• At the end of the process, run rpm -Va | grep miss to see if any libraries are missing.

So it's not perfect but dang close.

Updating to 2006.0 from earlier version

There's an item in the Mandriva 2006.0 release notes that says that when updating to 2006.0 from a previous release, a 2.6.12 kernel must be used, because it provides features that are required for other tools to work. You may have better results with your update if you update the kernel first for this release, instead of the normal way of doing it (which would be last) as described above.

  • There may be a slightly newer version of the kernel available for 2006.0 at the time you do your update; make sure you get the latest one that's available for 2006.0 and don't just slavishly grab the base 2.6.12 kernel package. :-)
  • Make sure you reboot to the new kernel after you've installed it before proceeding with the rest of your system upgrade via URPMI.

Upgrade Issues

YMMV as always. Another useful thing to do is to take a list of the packages before and after the update in order to check which packages urpmi failed to update or obsolete/unneeded libraries.

LucaOlivetti - 01 Nov 2003

This is what I did to perform an upgrade:

  • removed all rpmnew files left from previous updates of packages (another user: this isn't always wise ;)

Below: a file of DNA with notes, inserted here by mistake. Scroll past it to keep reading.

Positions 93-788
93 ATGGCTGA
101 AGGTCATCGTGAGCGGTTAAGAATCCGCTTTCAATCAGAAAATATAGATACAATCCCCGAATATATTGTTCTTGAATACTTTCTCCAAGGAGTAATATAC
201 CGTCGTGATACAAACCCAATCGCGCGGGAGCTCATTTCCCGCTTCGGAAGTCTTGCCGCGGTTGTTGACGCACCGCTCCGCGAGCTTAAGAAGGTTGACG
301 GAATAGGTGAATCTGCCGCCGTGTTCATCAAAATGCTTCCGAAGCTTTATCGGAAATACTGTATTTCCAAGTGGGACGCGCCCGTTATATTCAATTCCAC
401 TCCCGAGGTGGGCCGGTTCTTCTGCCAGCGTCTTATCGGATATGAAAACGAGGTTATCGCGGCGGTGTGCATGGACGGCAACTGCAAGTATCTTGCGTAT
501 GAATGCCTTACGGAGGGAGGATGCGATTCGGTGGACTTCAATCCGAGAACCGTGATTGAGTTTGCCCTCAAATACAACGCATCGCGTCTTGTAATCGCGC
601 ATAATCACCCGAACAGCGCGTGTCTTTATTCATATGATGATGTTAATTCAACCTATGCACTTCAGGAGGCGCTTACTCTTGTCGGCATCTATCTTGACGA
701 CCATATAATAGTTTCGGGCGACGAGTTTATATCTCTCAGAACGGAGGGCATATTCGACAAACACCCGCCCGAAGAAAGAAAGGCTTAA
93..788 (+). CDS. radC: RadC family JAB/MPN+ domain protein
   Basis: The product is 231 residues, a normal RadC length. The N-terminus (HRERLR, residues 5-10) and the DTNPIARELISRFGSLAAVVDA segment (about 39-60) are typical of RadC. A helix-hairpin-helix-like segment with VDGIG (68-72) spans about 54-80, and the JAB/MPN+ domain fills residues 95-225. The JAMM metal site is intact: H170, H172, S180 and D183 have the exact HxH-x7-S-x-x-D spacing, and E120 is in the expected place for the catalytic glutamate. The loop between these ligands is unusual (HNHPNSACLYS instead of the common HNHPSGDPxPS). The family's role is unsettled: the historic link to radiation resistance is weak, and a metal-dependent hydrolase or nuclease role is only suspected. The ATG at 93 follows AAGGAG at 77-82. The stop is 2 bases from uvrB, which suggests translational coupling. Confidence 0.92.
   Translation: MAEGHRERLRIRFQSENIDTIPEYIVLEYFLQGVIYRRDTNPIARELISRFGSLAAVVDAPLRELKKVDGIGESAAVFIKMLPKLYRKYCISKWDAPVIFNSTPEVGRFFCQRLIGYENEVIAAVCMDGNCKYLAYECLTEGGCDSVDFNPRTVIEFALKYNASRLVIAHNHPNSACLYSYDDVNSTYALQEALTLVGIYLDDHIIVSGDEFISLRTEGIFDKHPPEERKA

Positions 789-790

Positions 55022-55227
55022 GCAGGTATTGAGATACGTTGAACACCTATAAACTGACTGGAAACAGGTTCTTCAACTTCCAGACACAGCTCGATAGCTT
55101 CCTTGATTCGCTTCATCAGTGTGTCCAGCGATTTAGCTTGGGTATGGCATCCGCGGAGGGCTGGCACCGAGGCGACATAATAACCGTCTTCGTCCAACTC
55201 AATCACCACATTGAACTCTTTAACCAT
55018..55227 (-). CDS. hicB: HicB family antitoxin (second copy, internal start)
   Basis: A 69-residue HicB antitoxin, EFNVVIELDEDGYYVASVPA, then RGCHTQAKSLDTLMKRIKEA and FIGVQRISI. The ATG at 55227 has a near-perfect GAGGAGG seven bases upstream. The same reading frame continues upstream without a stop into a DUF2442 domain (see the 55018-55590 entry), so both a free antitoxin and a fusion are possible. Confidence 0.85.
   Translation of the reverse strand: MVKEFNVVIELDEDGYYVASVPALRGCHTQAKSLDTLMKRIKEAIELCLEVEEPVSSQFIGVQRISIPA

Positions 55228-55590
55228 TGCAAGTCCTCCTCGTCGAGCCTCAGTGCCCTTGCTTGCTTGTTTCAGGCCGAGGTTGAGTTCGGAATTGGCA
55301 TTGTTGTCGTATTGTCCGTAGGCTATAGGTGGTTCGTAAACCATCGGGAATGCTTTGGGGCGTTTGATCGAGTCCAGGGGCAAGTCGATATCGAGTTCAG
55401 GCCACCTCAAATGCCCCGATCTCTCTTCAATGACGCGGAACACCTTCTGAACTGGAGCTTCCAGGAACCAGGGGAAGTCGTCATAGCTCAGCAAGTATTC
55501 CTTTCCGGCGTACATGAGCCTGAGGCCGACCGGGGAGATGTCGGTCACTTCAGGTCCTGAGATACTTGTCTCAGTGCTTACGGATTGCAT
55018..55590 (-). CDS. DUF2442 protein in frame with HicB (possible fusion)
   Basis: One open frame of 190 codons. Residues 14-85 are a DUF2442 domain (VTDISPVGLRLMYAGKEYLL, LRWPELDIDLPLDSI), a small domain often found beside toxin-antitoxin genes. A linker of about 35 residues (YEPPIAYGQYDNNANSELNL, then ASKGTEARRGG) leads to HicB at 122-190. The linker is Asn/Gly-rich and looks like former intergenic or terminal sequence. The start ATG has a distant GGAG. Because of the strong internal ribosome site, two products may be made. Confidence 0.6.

• took a list of all the rpms installed rpm -qa | sort > list.mdk91
  • removed old sources and added a source for every repository I knew had packaged installed. In my case I added sources for main, contrib and plf.
  • the urpmi urpmi step worked fairly well
  • the urpmi --auto-select didn't go as well, a lot of problems with gpg signatures. I stopped it (CTRL+C), deleted the file /var/lib/rpm/PubKeys and imported manually the public keys rpm --import pubkey (and pubkey2 and pubkey3, they are in the Mandrake/base directory on any mirror)
  • in my case I had problem upgrading libavifile0.7 and libaviplayavcodec (both plf packages) with urpmi --auto-select. I think it's a problem with urpmi batching, since an urpmi libavifile0.7 libaviplayavcodec worked flawlessly
  • Next I urpmi'ed all the missing kde packages (since kde was split in 9.2 , the upgrade would let you with many missing goodies). In my case
    • urpmi kdebase-konsole
    • urpmi kdebase-kate
    • urpmi kdepim-knotes
    • urpmi kdepim-korganizer
    • urpmi kdenetwork-knewsticker

(your needs may be different)